LAUSD has to face health, pension costs — now

The Los Angeles Unified School District has long known it needs to do something about growing health-care and pension costs, as uncomfortable as that might be for school board members and district employee unions.

Currently, the district covers 100 percent of health care premiums for eligible employees, retirees and their dependents. This has led to bigger and bigger portions of the district’s budget being committed to such an exceptionally generous offering.

Whereas in 2001-02, health and welfare expenses took up 7.6 percent of the district’s budget, it is on track to hit 18.5 percent by 2021-22 and 28.4 percent by 2031-32, according to a presentation by Scott Price, the district’s chief financial officer.

Pension costs are similarly growing in proportion to the budget, ballooning from 3.7 percent of the budget in 2001-02 to a projected 22.4 percent in 2031-32.

This unsustainable trajectory was explicitly flagged in 2015 by the district’s Independent Financial Review Panel, which recommended reforms to prevent the situation from getting worse.

Fortunately, on Aug. 29 the school board convened a lengthy discussion about potentially addressing the cost of health benefits, which are out of alignment with what other large districts across the country offer. For example, Chicago Public Schools requires employees to contribute 2 percent to 5 percent of their pay to health benefits depending on which plan they choose, while retirees pay their full premiums with subsidies varying by bargaining unit.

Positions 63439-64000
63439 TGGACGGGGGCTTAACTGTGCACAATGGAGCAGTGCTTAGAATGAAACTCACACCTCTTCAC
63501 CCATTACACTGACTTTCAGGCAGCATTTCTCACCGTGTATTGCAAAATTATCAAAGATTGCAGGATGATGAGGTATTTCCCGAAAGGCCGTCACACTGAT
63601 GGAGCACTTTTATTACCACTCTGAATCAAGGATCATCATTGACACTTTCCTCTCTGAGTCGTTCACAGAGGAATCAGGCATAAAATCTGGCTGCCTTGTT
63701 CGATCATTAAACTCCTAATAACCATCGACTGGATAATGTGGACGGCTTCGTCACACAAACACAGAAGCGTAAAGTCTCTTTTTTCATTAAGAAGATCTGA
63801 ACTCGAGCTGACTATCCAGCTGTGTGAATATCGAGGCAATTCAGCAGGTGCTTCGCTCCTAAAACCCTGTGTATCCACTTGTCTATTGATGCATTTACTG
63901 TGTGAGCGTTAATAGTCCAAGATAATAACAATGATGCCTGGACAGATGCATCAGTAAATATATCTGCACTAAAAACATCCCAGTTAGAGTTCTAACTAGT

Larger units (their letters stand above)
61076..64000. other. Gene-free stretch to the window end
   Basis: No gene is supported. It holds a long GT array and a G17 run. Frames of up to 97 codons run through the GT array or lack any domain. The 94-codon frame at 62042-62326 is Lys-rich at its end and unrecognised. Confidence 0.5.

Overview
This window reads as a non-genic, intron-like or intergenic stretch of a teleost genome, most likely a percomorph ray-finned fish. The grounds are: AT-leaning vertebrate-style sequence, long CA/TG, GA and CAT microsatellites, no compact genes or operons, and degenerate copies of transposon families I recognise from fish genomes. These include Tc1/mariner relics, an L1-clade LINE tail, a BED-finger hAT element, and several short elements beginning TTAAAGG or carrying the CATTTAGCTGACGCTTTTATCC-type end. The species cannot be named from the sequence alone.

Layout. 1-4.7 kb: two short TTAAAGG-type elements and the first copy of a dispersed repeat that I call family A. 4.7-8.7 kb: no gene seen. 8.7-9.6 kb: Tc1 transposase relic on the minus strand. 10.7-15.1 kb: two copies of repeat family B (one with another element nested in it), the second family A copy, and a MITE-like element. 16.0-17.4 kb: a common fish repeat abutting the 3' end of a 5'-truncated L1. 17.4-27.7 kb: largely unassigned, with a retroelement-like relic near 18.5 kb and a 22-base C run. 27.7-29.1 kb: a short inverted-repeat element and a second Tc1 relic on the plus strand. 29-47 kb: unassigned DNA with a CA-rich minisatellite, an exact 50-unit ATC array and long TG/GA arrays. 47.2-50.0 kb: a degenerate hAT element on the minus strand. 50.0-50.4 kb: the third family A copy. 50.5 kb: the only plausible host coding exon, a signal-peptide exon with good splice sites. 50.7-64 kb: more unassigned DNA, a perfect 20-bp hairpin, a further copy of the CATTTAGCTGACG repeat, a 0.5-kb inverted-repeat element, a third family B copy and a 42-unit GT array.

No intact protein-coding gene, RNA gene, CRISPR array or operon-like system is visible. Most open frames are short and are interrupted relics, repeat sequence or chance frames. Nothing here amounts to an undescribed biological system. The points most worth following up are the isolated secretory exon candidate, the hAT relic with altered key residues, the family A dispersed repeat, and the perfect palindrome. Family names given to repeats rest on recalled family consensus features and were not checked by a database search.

As the IFRP recommended two years ago, LAUSD ought to pursue reforms as soon as possible.

There are several routes the district can take. For instance, even if the district paid only for employees’ and retirees’ health costs but excluded dependents, the district could save $434 million a year. If it covered both employees and retirees, plus one dependent, the district would still save $138 million a year.

In any case, such savings will go far in enabling the district to better serve those who should matter most: students.

With enrollment falling and costs for benefits soaring, the district needs to be responsible with the finite resources it has. It can’t afford to kick this can down the road.


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